Tony Yoka suffered a disastrous defeat to Carlos Takam, after the veteran heavyweight manhandled the Olympic star over 10 rounds at Zenith de Paris on Saturday.
Takam only won by a split decision, a far closer score than the action in the ring had suggested.
But this, a second consecutive defeat, was a heavy blow to the Frenchman’s career.
Yoka was a 2016 Olympic super-heavyweight gold medallist and the great star of the sport in France. Selling out the 7,000-seat Zenith de Paris was an indication of his drawing power.
But after suffering a punishing loss in his last fight to Martin Bakole, Yoka was fighting to get his career back on track.
Takam is 42 years old but a veteran of high-level heavyweight competition. He’s fought everyone and anyone from Anthony Joshua and Derek Chisora to Joseph Parker and Joe Joyce.
So even after Yoka’s positive first round, Takam was never disheartened. He ploughed forward, forcing Yoka back and taking the centre of the ring.
Yoka plied his body with jabs and drilled in a right.
Yet Cameroon-born Frenchman Takam fought at a high pace throughout and tested Yoka’s trunk with a double right hook.
A powerful right to the head shook Yoka up and he had to retreat. Takam took up the invitation and continued his attack, bounding after his rival.
He punched in combination and finished the salvo with a right hook to the head.
Sweeping the same punch over he caught Yoka again and heaped further pressure on the star.
Yoka showed flashes of tidy work, catching Takam with a left hook to the head and a shot to the body.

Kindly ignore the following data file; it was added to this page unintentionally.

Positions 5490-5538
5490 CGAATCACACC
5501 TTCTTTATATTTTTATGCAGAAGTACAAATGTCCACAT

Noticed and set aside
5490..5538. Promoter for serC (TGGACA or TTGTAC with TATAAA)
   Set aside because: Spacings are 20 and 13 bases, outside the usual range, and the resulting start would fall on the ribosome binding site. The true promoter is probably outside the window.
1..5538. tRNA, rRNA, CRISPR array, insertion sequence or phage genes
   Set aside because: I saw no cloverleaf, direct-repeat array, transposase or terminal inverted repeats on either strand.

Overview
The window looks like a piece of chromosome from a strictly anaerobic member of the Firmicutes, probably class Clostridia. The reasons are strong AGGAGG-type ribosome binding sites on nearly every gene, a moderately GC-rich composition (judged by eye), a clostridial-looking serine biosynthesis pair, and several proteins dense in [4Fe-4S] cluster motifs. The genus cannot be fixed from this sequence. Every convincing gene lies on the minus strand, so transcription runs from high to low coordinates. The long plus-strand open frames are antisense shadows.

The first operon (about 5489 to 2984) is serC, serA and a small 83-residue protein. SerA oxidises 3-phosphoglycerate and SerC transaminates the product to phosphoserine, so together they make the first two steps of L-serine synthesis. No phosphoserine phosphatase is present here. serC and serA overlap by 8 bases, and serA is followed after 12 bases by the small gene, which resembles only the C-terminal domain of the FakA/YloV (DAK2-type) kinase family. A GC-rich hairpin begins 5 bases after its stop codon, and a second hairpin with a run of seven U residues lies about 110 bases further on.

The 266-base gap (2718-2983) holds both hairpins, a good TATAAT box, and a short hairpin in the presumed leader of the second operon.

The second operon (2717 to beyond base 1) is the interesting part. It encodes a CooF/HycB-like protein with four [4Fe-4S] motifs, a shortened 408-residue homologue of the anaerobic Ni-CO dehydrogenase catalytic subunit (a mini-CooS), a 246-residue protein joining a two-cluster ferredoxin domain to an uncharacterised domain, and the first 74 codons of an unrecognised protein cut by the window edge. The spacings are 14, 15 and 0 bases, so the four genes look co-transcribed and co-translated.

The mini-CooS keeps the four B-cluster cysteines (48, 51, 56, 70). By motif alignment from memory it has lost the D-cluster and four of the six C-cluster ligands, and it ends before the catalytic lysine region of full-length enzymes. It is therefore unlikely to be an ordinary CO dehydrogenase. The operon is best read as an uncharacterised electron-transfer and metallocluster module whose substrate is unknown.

But he wasn’t hitting hard enough to keep his determined opponent off him.
To compound his problems, he finished the fifth round cut from a head clash.
Yoka ducked a left hook deftly and moved off. But Takam poured in a flurry of hooks. He clubbed a right to the head again, giving Yoka yet another torrid round in the sixth.
However, Yoka unearthed a good cross in the next round, landing it with venom. He targeted the body again with jabs, thrown singly but in an effort to slow his opponent down.
But an arching hook from Takam sent the gumshield flying out of the Olympic gold medallist’s mouth.
Takam’s left hook shook him as well and Yoka’s mouth hung open, with a look of concern etched across his face.
He had to move off, to find space and some respite from the onslaught. But it was another round conceded and Yoka appeared to be in desperate trouble as the contest reached its closing stages.
Standing his ground to trade with Takam did nothing to dissuade him and a sizeable portion of the crowd appeared to have switched to cheering on the Cameroon-born Frenchman.
When Yoka held his feet, Takam simply slugged him with hooks, working the body as well as the head.
Takam steamed after him, marching through Yoka’s right cross to cleave his left hook into the body.
Yoka finished the fight on his feet, but boos rang out when he raised his hand.
One judge extraordinarily scored the fight 96-94 to Yoka, but the other two both had it 96-94 the other way.
Takam won a split decision, one that leaves Yoka’s career in a perilous position.